The Taliban Is Using the Doha Accord to Protect Al-Qaeda

This week, both the Senate Armed Services Committee (SASC) and the House Armed Services Committee (HASC) held hearings on the debacle in Afghanistan. The main witnesses were the three American generals who oversaw the chaotic withdrawal of American forces at the very end. Secretary of Defense Lloyd Austin, Chairman of the Joint Chiefs of Staff Gen. Mark Milley, and CENTCOM Commander Gen. Kenneth “Frank” McKenzie were all called to testify before the committees. I, too, was honored to testify before SASC on Thursday. You can read my written testimony here, if interested, and also watch a video of the session.

There are many lines of questioning I could focus on in this Vital Interests newsletter, but I’ll stick to just one. Many of the representatives and senators were worried about America’s ability to conduct so-called “over the horizon” counterterrorism operations, which are principally missile strikes from outside the theater of operation. America no longer has a footprint inside Afghanistan, so any attempt to go after al-Qaeda or Islamic State (ISIS) figures will be from an “over the horizon” posture.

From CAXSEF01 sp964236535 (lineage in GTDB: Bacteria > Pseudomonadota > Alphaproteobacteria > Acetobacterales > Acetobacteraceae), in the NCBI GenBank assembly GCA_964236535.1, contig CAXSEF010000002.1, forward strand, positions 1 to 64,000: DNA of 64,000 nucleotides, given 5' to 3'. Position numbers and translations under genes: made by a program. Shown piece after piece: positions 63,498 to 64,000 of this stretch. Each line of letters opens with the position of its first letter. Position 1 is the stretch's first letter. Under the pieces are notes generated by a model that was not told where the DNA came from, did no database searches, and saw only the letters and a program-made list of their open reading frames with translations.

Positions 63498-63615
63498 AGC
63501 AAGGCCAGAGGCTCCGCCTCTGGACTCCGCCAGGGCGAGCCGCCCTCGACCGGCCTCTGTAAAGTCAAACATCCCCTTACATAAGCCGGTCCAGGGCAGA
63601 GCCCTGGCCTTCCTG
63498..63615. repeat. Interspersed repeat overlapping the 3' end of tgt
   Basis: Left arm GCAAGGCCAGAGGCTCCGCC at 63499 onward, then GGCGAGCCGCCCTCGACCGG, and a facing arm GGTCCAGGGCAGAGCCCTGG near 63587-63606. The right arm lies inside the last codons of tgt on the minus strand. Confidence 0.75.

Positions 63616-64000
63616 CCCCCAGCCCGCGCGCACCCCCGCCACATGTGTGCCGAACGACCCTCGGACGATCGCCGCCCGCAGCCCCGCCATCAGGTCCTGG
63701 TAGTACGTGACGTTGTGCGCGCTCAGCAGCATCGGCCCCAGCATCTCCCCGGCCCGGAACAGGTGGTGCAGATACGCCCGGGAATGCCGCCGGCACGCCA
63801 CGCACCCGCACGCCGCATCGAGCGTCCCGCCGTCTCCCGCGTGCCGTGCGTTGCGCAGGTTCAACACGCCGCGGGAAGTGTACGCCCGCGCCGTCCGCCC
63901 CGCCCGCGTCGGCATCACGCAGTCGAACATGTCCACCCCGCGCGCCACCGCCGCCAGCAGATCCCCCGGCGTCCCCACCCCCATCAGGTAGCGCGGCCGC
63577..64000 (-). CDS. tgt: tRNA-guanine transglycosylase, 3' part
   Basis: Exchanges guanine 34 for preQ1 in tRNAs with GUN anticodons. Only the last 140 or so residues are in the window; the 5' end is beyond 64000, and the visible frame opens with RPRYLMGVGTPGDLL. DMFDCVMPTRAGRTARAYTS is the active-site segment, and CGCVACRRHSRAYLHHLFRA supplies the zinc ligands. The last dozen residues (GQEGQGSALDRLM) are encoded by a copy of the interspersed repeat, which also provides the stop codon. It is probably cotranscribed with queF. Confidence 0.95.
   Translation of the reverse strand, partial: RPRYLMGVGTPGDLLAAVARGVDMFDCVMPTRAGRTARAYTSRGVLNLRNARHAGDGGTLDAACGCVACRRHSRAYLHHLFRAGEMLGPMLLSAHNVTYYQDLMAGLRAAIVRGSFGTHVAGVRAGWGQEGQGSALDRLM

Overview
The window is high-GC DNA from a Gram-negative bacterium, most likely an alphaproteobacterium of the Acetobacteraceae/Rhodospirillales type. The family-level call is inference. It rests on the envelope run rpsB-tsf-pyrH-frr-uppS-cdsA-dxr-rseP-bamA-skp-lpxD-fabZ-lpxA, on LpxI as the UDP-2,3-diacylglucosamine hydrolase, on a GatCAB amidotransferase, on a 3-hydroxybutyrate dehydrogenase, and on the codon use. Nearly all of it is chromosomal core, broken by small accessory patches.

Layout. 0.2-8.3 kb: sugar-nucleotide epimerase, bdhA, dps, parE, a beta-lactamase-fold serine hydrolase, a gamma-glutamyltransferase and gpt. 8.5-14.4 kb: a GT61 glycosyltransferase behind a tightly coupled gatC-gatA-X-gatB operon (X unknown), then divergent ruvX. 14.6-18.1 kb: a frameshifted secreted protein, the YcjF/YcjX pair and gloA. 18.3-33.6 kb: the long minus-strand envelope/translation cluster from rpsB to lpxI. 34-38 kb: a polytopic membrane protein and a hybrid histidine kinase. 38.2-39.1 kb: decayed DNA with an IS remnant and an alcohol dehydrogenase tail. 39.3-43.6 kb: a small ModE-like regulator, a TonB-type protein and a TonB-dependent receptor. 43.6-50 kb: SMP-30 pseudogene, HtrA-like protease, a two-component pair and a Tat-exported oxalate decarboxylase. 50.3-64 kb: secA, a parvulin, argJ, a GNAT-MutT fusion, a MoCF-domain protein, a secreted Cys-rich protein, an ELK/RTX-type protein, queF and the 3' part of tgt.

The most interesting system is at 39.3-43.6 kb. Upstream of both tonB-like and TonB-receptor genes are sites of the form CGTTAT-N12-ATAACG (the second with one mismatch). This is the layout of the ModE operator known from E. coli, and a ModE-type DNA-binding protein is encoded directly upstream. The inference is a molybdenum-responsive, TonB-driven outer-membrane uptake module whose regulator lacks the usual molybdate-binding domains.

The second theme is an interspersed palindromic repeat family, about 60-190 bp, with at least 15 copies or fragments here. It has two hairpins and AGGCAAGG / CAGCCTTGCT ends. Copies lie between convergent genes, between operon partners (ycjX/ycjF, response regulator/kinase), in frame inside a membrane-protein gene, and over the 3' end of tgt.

I agree with many of the concerns that were expressed. America’s ability to collect intelligence on he ground has been severely hampered, if not eliminated entirely. Quite frankly, it wasn’t that great to begin with, as al-Qaeda’s presence inside Afghanistan was consistently underestimated. 

Some claim that the U.S. can go after terrorists in Afghanistan just as it does in places such as Somalia, Syria, and Yemen. But Afghanistan is different. Unlike those three countries, it is landlocked. There aren’t nearby waterways to operate in. And the U.S. still hasn’t secured basing rights in any neighboring countries. Some of Afghanistan’s neighbors, such as Iran, are hostile to any American presence.

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